UIC receives grant to prepare CPS educators to teach next generation of biomedical engineers
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The University of Illinois Chicago College of Engineering and College of Education have received a $538,237 federal grant to continue a summer biomedical engineering program that has trained 27 Chicago Public School science teachers over the last five years.
The five-year grant from the National Institute of Biomedical Imaging and Bioengineering, part of the National Institutes of Health, was awarded in January to continue funding the Biomedical Engineering Experience for Science Teachers program.
Since the enrichment program began in 2016 at UIC, teachers from high schools throughout the city have participated in the six-week summer program and have gone on to use their training to educate thousands of CPS students.
The goal of the program is to increase the pipeline of students interested in biomedical engineering, said Miiri Kotche, the Richard and Loan Hill Clinical Professor of Biomedical Engineering in the College of Engineering, who is principal investigator on the grant along with co-principal investigator Jennifer Olson, clinical associate professor of curriculum and instruction in the College of Education. Kotche recently earned an Excellence in Teaching Award and Olson is a past Silver Circle Award winner.
“Our aim is to expose and educate CPS science teachers to what biomedical engineering is, and hopefully with their exposure, and hopefully their great experience at UIC over the summers, they will help communicate that to their students,” said Kotche, who is also associate dean for undergraduate affairs in the College of Engineering. “Ultimately, the goal is to get the students interested in considering biomedical engineering as a major for themselves.”
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The program will run this summer from June 20 to July 29. Teachers earn professional development hours toward their teacher license renewal and as part of the program, the teachers receive an $8,000 stipend, as well as $1,000 to purchase supplies for their classrooms. The money comes from the NIH grant.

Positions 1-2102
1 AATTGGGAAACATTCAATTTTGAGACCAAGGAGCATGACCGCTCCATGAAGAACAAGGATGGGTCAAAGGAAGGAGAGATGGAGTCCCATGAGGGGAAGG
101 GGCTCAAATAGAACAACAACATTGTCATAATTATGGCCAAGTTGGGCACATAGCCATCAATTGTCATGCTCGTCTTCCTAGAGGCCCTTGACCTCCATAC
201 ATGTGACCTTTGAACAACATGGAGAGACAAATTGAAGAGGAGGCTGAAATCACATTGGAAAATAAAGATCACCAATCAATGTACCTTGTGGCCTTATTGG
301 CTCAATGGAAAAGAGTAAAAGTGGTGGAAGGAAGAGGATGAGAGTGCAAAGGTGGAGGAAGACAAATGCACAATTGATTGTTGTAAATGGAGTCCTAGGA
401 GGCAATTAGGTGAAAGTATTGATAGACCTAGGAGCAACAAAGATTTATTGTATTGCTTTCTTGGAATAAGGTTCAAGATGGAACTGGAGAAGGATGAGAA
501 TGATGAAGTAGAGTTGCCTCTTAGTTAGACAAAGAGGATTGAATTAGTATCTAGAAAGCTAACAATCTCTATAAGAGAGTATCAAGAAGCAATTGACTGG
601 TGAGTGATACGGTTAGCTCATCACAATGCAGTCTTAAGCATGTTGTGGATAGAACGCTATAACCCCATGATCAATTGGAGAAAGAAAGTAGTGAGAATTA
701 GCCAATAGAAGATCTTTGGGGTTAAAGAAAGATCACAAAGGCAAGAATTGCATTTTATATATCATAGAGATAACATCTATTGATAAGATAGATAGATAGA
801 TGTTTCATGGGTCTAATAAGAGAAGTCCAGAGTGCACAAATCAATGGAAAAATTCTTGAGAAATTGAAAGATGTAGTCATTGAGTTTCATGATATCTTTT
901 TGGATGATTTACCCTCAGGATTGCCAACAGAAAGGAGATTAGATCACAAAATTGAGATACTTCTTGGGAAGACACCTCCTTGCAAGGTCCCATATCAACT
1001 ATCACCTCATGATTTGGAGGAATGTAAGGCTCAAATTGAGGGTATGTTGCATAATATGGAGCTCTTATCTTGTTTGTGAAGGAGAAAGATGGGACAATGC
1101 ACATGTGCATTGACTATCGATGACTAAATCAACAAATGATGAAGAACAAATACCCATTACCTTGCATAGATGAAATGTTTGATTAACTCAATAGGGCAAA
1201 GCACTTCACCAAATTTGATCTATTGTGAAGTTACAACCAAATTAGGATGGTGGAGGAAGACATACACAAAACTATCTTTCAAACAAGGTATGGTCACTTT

The summer program brings CPS high school science teachers to the UIC campus, where they spend most of their week in biomedical labs working on research projects alongside UIC faculty and graduate students.
As they work on the research, they also meet with College of Education instructors, including Olson and doctoral student Darrin Collins, to assist them in adapting their research exposure to a classroom setting.
“Darrin and I work with the teachers to help them translate their research experience into meaningful curriculum for their individual classrooms across Chicago Public Schools,” Olson said.
While the program had to be canceled in 2020 because of COVID-19, a virtual version was set up in the summer of 2021. Program leaders hope to return to an in-person research and teaching experience this summer.
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The mission of the program is to bring in teachers from throughout the city who represent a diverse segment of the population, Olson said. This diversity includes the types of schools being represented, as well as teacher and student demographics. Preference is given to teachers from schools that have not been represented previously.
What is unique about BEST compared with other research experiences for teachers is that as co-leaders of the program, Kotche and Olson chose to have a cross-curricular structure involving the two colleges: engineering and education. NIH officials consider it a model program for other schools, Kotche said.
“We intentionally wanted to partner with the College of Education because we wanted to make sure that the experience that the teachers had, had a pathway into the classroom,” Kotche said.
While a typical teacher has about 150 students a year who can directly benefit from their teacher’s learning, thousands more can benefit as teachers share their lessons with the school building community, according to Collins, who is a science teacher at Englewood STEM High School on the South Side and is currently working on his doctorate in the College of Education at UIC. He has been involved in the program for four years.
Collins, who teaches biology, environmental science and physics and chairs the science department at his high school, said the program reinvigorates teachers and rekindles their passion to teach. Collins said he uses what he has learned through the BEST program to influence the curriculum and assist other teachers, not only in his school but also districtwide.
After teachers leave the program, they develop a network where they can assist each other with the aim of helping students learn by using modern research practices and experience.
“I think one benefit is that the students are getting genuine and real-time scientific practices and engineering practices in the classroom, but they’re also getting modern practices as well,” Collins said. “This is often missed out when you are just going through the textbook, which might be 10, 15 years behind the current practices and developments in science.”
The deadline to apply is April 15. More information about the program can be found on the BEST website.